Currently, Marvel is giving a huge push to the Inhumans with their current appearance in the Agents of S.H.I.E.L.D. show and a potential movie in the works. Right now, there are several new Inhuman comics and this is their newest one, All-New Inhumans from Charles Soule.
Is it good?
All-New Inhumans #1 (Marvel Comics)
Here’s the basic summation of the story from the solicits:
As the Terrigen Clouds move around the world they leave in their wake the wrecked lives of the Inhumanized. Crystal and her team are tasked to help as many of these NuHumans as possible, but it’s not going to be easy. Not only are views of these new super-powered people varied (from fear to anger to amazement) but even those who get the powers aren’t always glad to get them. Add to that the nineteen mysterious Skyspears that recently crashed into the Earth, and the Inhuman world just got a lot more complicated.
All-New Inhumans #1 is written well. All things considered, the pacing and story structure of the comic are fine. It’s easy to follow, the story flows naturally and there are no awkward transitions. The characterization isn’t too bad and the backup story does a solid job of introducing the idea of what Inhumans are out to do by showcasing them helping several different countries affected by the Terrigen Mists. The dialogue isn’t too bad when it isn’t all about the exposition and the ending is intriguing… if you know exactly what any of it means. Honestly, there is little to nitpick with this premiere issue.
While I’m not usually a huge fan of Stefano Caselli’s artwork, when combined with Andress Mossa’s coloring skills, the two put together a marvelous looking issue. The energy and movement is intense, the layouts flow well, the characters all sport striking designs and the amount of detail in general really helps bring this world and its surroundings to life. Nico Leon who draws the backup (Mossa also provides colors) does a great job as well and I love some the pages in therein, like the double page spread showing the ship in its entirety. It’s a nice looking book overall as long as Caselli stays partnered with Mossa — I’m really excited to see more of their work together.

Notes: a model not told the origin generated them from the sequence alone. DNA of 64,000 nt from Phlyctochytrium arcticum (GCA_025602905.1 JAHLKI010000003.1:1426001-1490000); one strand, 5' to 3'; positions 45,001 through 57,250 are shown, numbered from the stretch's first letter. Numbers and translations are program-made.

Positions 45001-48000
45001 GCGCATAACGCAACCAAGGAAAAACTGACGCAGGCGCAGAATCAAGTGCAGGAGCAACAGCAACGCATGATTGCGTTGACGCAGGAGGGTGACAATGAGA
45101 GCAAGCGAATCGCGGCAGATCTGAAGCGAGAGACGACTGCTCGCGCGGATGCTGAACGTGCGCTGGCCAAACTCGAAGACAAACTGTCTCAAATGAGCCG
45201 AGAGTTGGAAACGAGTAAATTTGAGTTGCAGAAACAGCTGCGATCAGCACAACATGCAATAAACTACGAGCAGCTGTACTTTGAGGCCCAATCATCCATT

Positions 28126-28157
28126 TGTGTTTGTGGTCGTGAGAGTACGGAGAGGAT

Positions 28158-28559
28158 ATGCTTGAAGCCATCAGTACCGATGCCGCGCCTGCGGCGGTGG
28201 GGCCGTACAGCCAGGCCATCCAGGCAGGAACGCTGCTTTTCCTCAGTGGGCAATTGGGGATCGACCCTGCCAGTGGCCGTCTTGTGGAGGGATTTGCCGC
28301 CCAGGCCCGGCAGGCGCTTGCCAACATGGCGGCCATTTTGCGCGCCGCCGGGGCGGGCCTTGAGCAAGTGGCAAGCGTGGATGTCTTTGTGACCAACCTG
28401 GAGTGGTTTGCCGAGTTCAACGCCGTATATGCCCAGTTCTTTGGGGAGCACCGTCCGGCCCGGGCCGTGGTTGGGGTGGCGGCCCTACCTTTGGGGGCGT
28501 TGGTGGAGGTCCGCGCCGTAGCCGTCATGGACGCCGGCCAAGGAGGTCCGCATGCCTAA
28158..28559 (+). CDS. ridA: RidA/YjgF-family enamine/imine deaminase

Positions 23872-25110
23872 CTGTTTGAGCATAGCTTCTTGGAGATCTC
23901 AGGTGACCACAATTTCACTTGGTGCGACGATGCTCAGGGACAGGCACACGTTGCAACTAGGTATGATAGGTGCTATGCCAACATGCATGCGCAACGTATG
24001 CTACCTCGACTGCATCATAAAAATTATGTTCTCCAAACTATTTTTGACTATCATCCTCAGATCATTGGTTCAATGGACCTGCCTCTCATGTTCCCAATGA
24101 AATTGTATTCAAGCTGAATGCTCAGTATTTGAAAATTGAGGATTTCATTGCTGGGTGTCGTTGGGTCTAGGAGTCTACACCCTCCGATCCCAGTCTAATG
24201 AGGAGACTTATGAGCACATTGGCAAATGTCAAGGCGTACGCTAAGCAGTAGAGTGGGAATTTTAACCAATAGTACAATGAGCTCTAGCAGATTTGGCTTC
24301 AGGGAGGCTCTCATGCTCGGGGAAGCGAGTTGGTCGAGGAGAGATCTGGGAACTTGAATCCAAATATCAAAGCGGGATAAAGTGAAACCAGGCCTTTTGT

While the writing and artwork are solid, All-New Inhumans #1 feels lacking in a few areas. The exposition prevalent in the dialogue isn’t very engaging to read, since it drags the pacing down and there’s quite a bit of “as you know” statements going on throughout. The comic isn’t particularly good at introducing some of the Inhumans to new readers, just glossing over some backstories or acting as if you already know who they are. There’s also little context for why any of these problems are happening (admittedly, that’s sort of happening with most of the Marvel books), so the audience could be lost on some of the details or finer points. These problems kind of hurt the overall experience, but could easily be fixed as time goes on and more of the story is revealed.
Is It Good?
All-New Inhumans #1 is a fine comic that sports decent writing, a clear goal for what it wants to do, and lovely looking artwork. Its biggest problems lie in the awkward exposition and the fact that it’s not accessible for readers new to the Inhumans. It’s not a bad comic by any stretch, but it’s not the strongest debut of the new Marvel titles. If you like the Inhumans, give it a shot.
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